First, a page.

AM 705 4°ˣ (705ˣ, Kålund 1889-94, 2, 121, 148-9; ÍM I.2, 189). The first p. of this paper ms. of Lil, from the beginning of the C18th, has a notation by Árni Magnússon that it is a transcription of a younger vellum ms. (‘membrana recentior’), which Árni had obtained from Magnúss Markússon (then schoolmaster at Skálholt, priest at Grenjarðarstaðir by 1708) and presumably discarded. It may have been transcribed by Jón Torfason from Flatey (d. 1711): he is known to have copied AM 715 d 4°ˣ (Píslargrátur) from the same exemplar. AM 716 m-p 4°ˣ, a collection of devotional poems, was also copied from this ms. In each case, ÁM compared the transcription with the original and made corrections in his own hand.
BLAdd 4892 (4892, Eiríkur Magnússon 1870, xxii-xxvii; Jón Þorkelsson 1896, 205-6; ÍM I.2, 112; British Library 1977, 269) is a vellum ms. from the first quarter of the C18th. The ms. was obtained for the British Museum in 1777 from stiftamtmaður Ólafur Stephensen (1731-1812). Sir Joseph Banks had asked Ólafur to ‘collect as many antiquities, and have copied as many histories, as could be found in the country’ (letter quoted in Eiríkur Magnússon 1870, xxiii). Eager to please, Ólafur sent three large shipments of mss. This ms. came in the last shipment, along with a C15th ms. of Jónsbók (BLAdd 4873). It is written in an ornamental archaising hand, but the script also has typical C18th characteristics: is it possible that the ms. was produced for the occasion? Ólafur’s letter to Banks describes it as ‘a Papal hymn-book ... very rare, interesting, and curious, on account of its contents’ (quoted in Eiríkur Magnússon 1870, xxiii). It begins with a series of common Lat. prayers, followed by an anonymous hymn to the Cross and five Marian hymns (one by Loptr Guttormsson). Then come a hymn to S. Nicholas, a hymn to S. Óláfr by Gunni Jónsson hólaskáld or his son Þorsteinn, and Jón Arason’s Ljómur. Lil is the centrepiece of the ms. (fols 25-40b out of 60). It begins with st. 3 and concludes at st. 99/4. After Lil come hymns to S. Agnes and S. Barbara, and finally, six more Marian hymns.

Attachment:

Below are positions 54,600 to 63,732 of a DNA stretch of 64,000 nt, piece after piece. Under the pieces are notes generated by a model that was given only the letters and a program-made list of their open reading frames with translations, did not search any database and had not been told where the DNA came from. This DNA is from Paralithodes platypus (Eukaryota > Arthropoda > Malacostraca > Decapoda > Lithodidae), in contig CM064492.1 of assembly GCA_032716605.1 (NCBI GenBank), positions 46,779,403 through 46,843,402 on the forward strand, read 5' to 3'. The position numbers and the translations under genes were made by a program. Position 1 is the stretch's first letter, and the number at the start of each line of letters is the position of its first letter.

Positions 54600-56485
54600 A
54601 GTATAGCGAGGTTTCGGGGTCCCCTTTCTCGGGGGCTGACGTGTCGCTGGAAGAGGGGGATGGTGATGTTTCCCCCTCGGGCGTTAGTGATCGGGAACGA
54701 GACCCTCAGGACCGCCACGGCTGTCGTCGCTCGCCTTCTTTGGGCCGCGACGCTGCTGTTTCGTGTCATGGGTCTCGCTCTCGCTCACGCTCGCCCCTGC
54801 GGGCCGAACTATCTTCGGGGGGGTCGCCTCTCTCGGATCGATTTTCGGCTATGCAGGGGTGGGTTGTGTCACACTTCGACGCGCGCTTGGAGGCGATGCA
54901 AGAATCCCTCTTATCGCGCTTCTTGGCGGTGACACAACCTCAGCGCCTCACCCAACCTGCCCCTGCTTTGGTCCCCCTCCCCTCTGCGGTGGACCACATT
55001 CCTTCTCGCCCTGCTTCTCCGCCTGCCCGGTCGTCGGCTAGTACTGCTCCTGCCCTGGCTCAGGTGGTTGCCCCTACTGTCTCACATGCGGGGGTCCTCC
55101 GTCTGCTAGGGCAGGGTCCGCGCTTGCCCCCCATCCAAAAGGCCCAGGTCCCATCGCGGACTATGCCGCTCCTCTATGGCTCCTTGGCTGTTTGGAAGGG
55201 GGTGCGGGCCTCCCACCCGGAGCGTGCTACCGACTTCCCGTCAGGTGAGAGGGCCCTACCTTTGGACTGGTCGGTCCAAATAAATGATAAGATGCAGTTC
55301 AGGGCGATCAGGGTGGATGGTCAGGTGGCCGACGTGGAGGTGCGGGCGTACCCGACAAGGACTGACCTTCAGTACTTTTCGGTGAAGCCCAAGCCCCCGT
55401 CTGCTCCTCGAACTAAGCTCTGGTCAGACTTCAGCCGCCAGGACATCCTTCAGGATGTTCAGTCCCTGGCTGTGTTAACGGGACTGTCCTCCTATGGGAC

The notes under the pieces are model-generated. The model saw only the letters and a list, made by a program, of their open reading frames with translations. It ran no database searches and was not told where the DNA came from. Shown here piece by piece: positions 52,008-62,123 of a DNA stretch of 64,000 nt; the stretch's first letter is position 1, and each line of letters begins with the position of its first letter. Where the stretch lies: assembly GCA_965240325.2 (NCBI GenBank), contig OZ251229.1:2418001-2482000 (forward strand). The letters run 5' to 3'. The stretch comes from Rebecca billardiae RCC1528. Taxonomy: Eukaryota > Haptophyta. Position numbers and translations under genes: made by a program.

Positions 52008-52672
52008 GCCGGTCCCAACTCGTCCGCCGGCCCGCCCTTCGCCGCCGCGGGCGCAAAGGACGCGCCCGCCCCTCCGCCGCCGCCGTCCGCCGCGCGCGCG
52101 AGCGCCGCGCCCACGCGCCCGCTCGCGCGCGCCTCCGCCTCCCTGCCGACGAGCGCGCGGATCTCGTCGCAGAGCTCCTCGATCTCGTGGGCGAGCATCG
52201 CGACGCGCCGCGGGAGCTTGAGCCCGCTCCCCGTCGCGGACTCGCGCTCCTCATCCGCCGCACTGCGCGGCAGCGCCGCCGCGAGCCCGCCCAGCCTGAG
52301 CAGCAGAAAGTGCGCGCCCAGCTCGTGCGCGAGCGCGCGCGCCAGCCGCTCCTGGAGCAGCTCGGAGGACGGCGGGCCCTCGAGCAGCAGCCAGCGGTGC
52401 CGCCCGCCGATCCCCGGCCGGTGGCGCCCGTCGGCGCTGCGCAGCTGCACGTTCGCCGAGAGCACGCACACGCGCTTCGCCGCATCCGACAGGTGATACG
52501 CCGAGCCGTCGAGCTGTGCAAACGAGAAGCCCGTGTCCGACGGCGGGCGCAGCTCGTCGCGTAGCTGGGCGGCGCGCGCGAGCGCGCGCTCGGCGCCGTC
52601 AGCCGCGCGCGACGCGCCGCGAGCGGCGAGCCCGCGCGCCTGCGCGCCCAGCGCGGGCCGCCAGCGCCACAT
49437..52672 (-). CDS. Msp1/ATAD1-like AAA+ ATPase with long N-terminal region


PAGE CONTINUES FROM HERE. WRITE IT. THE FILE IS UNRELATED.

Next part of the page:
While it has not been possible to construct a stemma, Jón Helgason (ÍM) suggests ways in which some of these mss are related. His stemma for Píslargrátur (ÍM I.2, 192) shows that 99a, 622, 720b, and Vb are descended from a common ancestor, and that 99a represents an earlier tradition than the other three, which are more closely related.